I was on a Sunday afternoon hike when Blythe sent me a text inviting me to play basketball. Having always sucked at shooting hoops, and being in the middle of my morning exercise, I sent her a text politely declining.
She was persistent. She called. Voice to voice, I had a harder time saying no. “You don’t understand, I really suck at basketball,” I said.
“So? Willey is the only person who knows how to play basketball. Tasmin, Claire and I don’t have a clue. We don’t play basketball in the U.K.”
She had a point. Playing alongside basketball virgins seemed okay. I went downtown to meet up with my friends. Claire was wearing leggings and slipper-like shoes, making me feel more athletic right away just for wearing tennis shoes.
We walked to a park with two hoops set up on a gravel court. We warmed up with a few shots, most of which missed the rim and net completely. “It’s the ground,” I complained. “We’d totally be making these shots if I was on a real court…”
Meanwhile, Willey gave the other girls a brief overview of basketball, stressing the importance of dribbling while moving. We split into teams, Willey and Blythe against Claire, Tasmin and me. We ran back and forth, sweating. Willey blocked me and Blythe blocked Tasmin, and Claire stood mid court pivoting in circles whenever she caught the ball.
“Claire, RUN!” I’d yell.
“Quit pivoting, you netballer!” Tasmin yelled.
We took a break at “halftime.” We had two points (scored by yours truly!) and they had about 14. “What the hell is this netball you speak of,” I asked the Brits.
They took turns explaining it to me… It’s a girl’s sport, but if a woman likes soccer (like Tasmin), netball is a lame excuse for a sport, it involves pivoting and throwing the ball to your teammates rather than running with the ball.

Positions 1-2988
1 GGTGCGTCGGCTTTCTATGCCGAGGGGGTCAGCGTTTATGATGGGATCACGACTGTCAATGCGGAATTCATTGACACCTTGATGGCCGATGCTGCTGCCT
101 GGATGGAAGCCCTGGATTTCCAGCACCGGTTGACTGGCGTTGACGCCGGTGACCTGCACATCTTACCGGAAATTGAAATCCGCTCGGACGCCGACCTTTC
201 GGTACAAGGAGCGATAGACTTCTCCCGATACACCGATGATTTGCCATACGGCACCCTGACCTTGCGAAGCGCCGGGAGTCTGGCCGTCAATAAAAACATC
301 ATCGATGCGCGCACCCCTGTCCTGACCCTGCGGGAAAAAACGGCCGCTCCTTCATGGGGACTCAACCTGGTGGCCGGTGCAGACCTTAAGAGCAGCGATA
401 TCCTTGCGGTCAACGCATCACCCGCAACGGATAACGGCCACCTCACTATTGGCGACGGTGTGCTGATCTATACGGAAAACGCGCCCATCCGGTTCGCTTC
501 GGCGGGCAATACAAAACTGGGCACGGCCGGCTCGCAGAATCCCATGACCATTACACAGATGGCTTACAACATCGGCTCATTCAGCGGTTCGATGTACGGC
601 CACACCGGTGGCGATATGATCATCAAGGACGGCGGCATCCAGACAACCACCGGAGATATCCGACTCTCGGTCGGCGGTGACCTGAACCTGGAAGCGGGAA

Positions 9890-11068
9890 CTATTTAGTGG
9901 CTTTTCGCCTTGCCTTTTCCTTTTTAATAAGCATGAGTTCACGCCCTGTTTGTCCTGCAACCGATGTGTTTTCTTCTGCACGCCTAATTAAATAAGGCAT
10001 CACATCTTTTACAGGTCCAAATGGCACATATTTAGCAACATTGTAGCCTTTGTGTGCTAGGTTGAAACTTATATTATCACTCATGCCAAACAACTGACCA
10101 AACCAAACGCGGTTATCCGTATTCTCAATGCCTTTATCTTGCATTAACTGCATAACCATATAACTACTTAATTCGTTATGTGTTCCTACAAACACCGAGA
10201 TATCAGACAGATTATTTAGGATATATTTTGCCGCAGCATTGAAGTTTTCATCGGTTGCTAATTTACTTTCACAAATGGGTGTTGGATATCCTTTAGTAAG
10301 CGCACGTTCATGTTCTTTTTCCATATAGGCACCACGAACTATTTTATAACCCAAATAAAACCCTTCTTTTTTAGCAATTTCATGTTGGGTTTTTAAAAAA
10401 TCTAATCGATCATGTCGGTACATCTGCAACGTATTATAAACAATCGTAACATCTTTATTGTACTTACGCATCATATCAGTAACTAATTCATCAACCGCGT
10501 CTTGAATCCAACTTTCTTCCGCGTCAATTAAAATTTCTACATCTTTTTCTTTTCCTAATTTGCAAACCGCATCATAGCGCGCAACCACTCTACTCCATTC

Second half drained us even more. Claire made a few key shots from under the net, but the final score was 20 (them) to 6 (us). We ended our basketball day with a game of horse. A Korean man on a scooter saw us from the road and sped over to join us. He didn’t speak English, nor did he fully grasp the concept of taking turns, and he never made a basket, but we let him play with us anyway. The entire time, he giggled in a way that let us know we’d made his day. Just shootin’ hoops with white chicks.
I was at a wedding during the first foreigner baseball game. Blythe and Tasmin went though, and told me about it later. “I never hit one ball,” Tasmin said. “That’s my goal next time. I want to hit a ball.”
“I can’t believe everyone wears a glove!” Said Blythe, giggling. “I mean, just picture a field full of people with really big hands.”
“Oh, and at the end of the game, everyone all started singin’ this song…” Tasmin started.
“Was it, ‘Take me out to the Baaaall Gaaaame,” I sang.
“Yes! That’s it! And EVERYONE knew this song except us. So we turned to see what Claire was doing, and she was sitting there moving her mouth like she was singing, except it wasn’t the same words as everybody else.” Tasmin started laughing. “She was just goin’ like this,” Tasmin began opening and closing her mouth like a fish drowning on land.
“I guess they don’t sing the baseball song in Scotland, huh?” I said.
Chris organized the baseball games. At home, I was more a fan of tailgaiting than I was of baseball itself, but since Chris’ version of baseball involved beer, I was in. I had to prepare before the next game. I bought a child’s sized blue Mickey Mouse glove, small enough to fit my hand, and picked up a huge bottle of beer, large enough to please my liver. I was set to play.